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Monday 24 October 2016 Instagram
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Official guidance on face-down restraint launched

Official guidance on face-down restraint launched

Official guidance on face-down restraint launched

New controls to stop the deliberate use of face-down restraint for people receiving care have been launched by Care and Support Minister Norman Lamb.

The new guidance comes after a government investigation into the Winterbourne View Hospital found restraint being used to abuse patients. A similar study by Mind also found that restrictive interventions were being used for too long, often not as a last resort and even to inflict pain, humiliate or punish.

The new programme, called Positive and Safe, will support staff to avoid the use of all restrictive interventions, which include physical, chemical, medical and mechanical restraint and seclusion.

Care and Support Minister, Norman Lamb (pictured), said: "No-one should ever come to harm in the health or care system. Although it is sometimes necessary to use restraint to stop someone hurting themselves or others, the safety of patients must always come first.

"This new guidance will stop inappropriate use of all types of restraint, reduce this outdated practice and help staff to keep patients safe."

The new guidance forms part of a two-year strategy to overhaul the use of restrictive interventions – such as face-down restraint, seclusion and rapid sedation – in all health and care services.

The guidance has been developed jointly by health and care professionals and people who use services, and led by the Royal College of Nursing. It will make sure staff are given the best possible information and support, enabling them to give high quality care whilst also keeping themselves safe.

Restraint can cause both physical and psychological harm to patients and staff. As a result the government has published new guidance to reduce the use of this outdated practice in all health and adult care settings and is investing £1.2 million in staff training so they can avoid using restrictive interventions.

'Major step forward'

Paul Farmer, chief executive of Mind, said: "We know that healthcare staff do a challenging job and sometimes need to make difficult decisions very quickly. This is comprehensive guidance that looks to address the system as a whole, transforming cultures and attitudes so that difficult situations are less likely to arise and so that staff are supported to use alternatives to restraint when faced with challenging behaviour.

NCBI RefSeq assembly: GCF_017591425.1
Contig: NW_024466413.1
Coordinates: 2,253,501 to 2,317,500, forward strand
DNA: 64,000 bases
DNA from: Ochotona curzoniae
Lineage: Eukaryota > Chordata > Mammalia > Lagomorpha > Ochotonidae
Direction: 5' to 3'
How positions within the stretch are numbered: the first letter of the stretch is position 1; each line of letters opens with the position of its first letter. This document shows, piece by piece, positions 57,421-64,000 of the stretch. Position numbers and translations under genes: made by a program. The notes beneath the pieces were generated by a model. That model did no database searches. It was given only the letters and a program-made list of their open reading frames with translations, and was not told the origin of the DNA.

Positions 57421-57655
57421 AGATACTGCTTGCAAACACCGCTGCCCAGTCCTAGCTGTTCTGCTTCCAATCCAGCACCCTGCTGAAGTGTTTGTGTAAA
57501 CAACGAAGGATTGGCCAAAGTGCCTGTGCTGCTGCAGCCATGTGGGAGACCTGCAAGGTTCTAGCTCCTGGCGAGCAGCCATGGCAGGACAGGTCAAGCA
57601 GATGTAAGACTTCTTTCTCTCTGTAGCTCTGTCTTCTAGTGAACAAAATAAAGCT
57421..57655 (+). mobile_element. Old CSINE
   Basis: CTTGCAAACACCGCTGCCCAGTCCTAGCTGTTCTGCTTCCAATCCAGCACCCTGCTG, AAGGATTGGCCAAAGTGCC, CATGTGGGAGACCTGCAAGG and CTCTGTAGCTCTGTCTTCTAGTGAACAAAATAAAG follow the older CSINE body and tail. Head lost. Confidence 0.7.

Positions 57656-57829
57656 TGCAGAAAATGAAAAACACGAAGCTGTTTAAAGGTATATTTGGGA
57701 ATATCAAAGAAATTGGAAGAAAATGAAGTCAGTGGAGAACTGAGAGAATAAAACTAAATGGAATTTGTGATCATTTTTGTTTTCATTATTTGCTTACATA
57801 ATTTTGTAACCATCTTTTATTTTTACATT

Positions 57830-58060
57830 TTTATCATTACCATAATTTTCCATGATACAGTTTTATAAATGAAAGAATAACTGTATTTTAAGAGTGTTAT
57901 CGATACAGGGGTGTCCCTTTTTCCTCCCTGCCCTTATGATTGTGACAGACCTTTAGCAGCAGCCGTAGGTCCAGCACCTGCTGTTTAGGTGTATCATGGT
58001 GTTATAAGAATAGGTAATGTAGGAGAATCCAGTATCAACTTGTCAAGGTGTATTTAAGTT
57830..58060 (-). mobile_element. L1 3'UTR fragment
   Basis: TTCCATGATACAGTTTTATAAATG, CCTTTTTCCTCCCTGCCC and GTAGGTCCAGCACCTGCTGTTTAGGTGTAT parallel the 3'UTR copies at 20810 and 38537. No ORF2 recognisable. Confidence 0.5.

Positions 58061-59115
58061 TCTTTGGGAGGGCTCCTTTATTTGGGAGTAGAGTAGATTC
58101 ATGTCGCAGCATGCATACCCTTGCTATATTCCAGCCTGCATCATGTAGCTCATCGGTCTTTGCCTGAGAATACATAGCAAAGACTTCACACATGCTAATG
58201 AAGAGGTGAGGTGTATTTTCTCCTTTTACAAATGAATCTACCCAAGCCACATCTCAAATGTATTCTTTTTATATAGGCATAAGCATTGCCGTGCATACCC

"When someone is in a mental health crisis they need help, not harm. Physical restraint can be humiliating, dangerous and even life-threatening and our own research indicates that some trusts are currently using it too quickly. We look forward to seeing this guidance implemented in health and social care services across England for the benefit of all people with mental health problems and the frontline staff who support them through crisis."

The guidance recognises there might be a rare occasion where staff need to restrain people – for example, to stop someone from harming themselves or others – but this new guidance will ensure this is only used as a last resort and for the shortest time possible.

Dr Peter Carter, chief executive of the Royal College of Nursing said: "Nobody wants to see a repetition of the horrific events of Winterbourne View. Nurses have been at the forefront of developing the new approach, which is the result of committed co-operation between professionals, and which makes use of the views of those who have experienced physical intervention.

"This moment is a major step forward in making difficult situations more manageable, and it is at the heart of compassionate care. The Government’s resolve in bringing about this change is to be applauded and the RCN will be working with them to make this approach a reality for all vulnerable people."

Positive and Safe includes guidance and workforce training plans to create more compassionate health and care settings where people are supported to manage their behaviour in therapeutic environments, so they do not become distressed to the point of needing to be restrained. However, where restraint is absolutely necessary, staff will have the skills and tools to use restrictive interventions safely and in a way that minimises distress.

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